route safety

The narrow gorge here would be a bad place to be in high water – there’s nowhere for the river to spread out, and the high rock walls in places makes escape options sparse. A number of the rapids are best scouted before running, particularly the rock garden at 2.5km, the rapids leading up to the large drop at Mitsuoka Bridge, and the drop itself. The drop appears to have become a little more wild in the past few years – it’s a must-scout spot, but in the worst-case scenario the river is benign beyond the drop for at least 500m.

Weather forecast weather forecast for Saru River


Sarugawa Auto Campground (日高沙流川オートキャンプ場)

The Sarugawa Auto Campground 沙流川オートキャンプ場 is a lovely campground situated next to the Saru River in the mountain village of Hidaka in southern central Hokkaido. There’s plenty of room, and auto camping sites available too. A short walk away from the Hidaka Kogenso Onsen.

Location: 42.87015 N / 142.44081 E | 700 yen per tent | 100 yen per person | Open: Apr-Oct | Staff hours: 9:00am till 5:00pm.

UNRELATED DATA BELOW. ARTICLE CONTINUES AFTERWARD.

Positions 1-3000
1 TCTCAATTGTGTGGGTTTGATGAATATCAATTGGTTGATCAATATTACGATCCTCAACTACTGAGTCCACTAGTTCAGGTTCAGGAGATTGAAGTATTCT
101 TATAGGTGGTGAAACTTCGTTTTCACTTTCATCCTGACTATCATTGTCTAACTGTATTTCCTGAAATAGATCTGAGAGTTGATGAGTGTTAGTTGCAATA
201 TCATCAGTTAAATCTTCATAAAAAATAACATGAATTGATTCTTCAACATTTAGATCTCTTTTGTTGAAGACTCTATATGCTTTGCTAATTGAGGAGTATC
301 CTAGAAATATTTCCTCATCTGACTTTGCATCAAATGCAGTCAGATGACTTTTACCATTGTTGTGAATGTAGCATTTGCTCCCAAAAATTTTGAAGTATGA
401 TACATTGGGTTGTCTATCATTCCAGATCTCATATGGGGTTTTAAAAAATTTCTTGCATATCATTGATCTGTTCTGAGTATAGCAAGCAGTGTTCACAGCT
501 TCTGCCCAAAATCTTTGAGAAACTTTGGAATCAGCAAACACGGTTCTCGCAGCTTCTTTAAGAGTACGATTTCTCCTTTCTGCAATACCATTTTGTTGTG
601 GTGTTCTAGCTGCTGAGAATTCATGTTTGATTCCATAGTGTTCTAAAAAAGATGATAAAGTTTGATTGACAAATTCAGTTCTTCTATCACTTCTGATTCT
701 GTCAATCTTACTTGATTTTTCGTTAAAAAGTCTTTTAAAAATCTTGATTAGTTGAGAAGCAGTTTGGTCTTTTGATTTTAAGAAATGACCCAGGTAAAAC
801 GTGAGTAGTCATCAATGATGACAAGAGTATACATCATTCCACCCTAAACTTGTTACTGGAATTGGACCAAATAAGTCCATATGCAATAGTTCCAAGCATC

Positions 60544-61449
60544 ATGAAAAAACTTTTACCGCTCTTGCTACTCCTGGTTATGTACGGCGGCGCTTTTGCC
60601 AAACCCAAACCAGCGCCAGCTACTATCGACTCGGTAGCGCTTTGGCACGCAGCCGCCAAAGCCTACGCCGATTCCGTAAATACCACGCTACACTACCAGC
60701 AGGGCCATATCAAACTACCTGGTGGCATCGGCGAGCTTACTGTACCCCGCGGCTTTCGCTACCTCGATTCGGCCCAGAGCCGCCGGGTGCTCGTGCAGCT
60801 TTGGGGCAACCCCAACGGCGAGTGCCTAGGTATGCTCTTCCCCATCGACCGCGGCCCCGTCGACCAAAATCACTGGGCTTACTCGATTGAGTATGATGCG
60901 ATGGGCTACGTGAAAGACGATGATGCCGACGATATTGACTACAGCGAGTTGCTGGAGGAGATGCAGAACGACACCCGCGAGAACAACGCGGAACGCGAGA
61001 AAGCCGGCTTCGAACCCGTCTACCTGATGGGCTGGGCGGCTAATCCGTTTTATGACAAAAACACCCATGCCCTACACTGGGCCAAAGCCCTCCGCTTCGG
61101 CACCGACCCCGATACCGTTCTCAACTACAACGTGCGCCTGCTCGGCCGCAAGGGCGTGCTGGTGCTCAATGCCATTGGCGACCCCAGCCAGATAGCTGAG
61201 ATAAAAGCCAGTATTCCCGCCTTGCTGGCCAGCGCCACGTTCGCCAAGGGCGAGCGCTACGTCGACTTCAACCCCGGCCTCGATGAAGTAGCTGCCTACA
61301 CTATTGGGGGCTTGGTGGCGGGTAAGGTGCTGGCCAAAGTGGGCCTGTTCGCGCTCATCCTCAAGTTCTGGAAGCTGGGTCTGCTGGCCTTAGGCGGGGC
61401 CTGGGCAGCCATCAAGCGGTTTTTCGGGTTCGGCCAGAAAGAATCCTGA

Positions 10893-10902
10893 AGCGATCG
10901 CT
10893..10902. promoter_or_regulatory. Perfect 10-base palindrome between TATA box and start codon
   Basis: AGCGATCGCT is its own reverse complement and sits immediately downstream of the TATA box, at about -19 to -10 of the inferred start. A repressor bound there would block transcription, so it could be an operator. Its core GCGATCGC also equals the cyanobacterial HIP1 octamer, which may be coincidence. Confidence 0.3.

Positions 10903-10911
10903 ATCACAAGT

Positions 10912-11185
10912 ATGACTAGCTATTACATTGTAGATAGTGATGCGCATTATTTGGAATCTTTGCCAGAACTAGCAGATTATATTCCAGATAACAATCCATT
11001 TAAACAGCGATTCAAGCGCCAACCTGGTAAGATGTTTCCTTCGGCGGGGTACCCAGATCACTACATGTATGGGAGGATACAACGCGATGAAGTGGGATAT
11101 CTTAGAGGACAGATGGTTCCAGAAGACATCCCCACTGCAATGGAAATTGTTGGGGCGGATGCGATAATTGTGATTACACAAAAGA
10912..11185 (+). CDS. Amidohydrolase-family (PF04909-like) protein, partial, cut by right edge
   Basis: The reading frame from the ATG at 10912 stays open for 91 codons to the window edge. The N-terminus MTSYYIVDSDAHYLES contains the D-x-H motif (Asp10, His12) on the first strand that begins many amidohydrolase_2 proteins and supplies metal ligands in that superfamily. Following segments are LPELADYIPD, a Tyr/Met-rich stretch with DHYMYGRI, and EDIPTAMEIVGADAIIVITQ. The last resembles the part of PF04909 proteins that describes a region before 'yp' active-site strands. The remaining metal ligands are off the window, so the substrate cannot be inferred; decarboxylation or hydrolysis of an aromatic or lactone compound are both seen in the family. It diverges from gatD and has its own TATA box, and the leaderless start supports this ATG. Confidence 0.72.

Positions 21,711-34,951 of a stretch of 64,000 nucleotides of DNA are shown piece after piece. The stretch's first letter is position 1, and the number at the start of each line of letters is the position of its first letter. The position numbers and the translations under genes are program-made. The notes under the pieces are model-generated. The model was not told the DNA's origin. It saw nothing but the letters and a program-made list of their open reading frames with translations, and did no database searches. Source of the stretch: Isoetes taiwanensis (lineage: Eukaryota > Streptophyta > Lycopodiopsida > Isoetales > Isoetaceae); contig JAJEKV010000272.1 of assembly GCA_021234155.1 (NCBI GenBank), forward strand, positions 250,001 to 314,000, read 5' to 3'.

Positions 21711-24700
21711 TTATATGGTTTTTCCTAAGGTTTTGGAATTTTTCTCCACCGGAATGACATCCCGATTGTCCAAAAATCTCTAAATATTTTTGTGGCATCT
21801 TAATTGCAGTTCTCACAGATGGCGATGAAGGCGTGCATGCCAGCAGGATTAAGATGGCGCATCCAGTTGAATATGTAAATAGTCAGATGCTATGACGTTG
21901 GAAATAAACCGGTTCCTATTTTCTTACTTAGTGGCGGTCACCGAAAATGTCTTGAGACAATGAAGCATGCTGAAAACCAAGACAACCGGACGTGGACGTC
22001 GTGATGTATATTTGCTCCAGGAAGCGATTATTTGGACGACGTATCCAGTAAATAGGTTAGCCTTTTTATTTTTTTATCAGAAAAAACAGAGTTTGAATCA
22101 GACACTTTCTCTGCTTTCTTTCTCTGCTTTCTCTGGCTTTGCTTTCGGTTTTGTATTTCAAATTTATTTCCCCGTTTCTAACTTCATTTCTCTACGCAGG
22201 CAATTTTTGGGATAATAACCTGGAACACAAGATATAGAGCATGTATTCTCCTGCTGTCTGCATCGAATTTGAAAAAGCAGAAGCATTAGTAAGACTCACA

Closest Onsen: Sarugawa Onsen (沙流川温泉) | 500yen | 370km from campground
Onsen nearby

Hidaka Kogenso Hotel Onsen ひだか高原荘 (location, 500yen) is good for a soak in Hidaka Town, but there’s no outside baths. Biratori Onsen Yukara びらとり温泉 ゆから (location, 500yen) is a little more picturesque with outdoor bathing, but its further downstream (about 30km south of the take-out).

Extra Resources

Guide Options

The folk at Hokkaido Outdoor Adventures run rafting trips on the Saru River, from the base further up the river. Their staff are keen kayakers too, so if you’re keen to run the river (and others in the area) by kayak, then drop them a line.

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Show Full Route Notes Close Route Notes

Route Trip Notes description of the route (translated)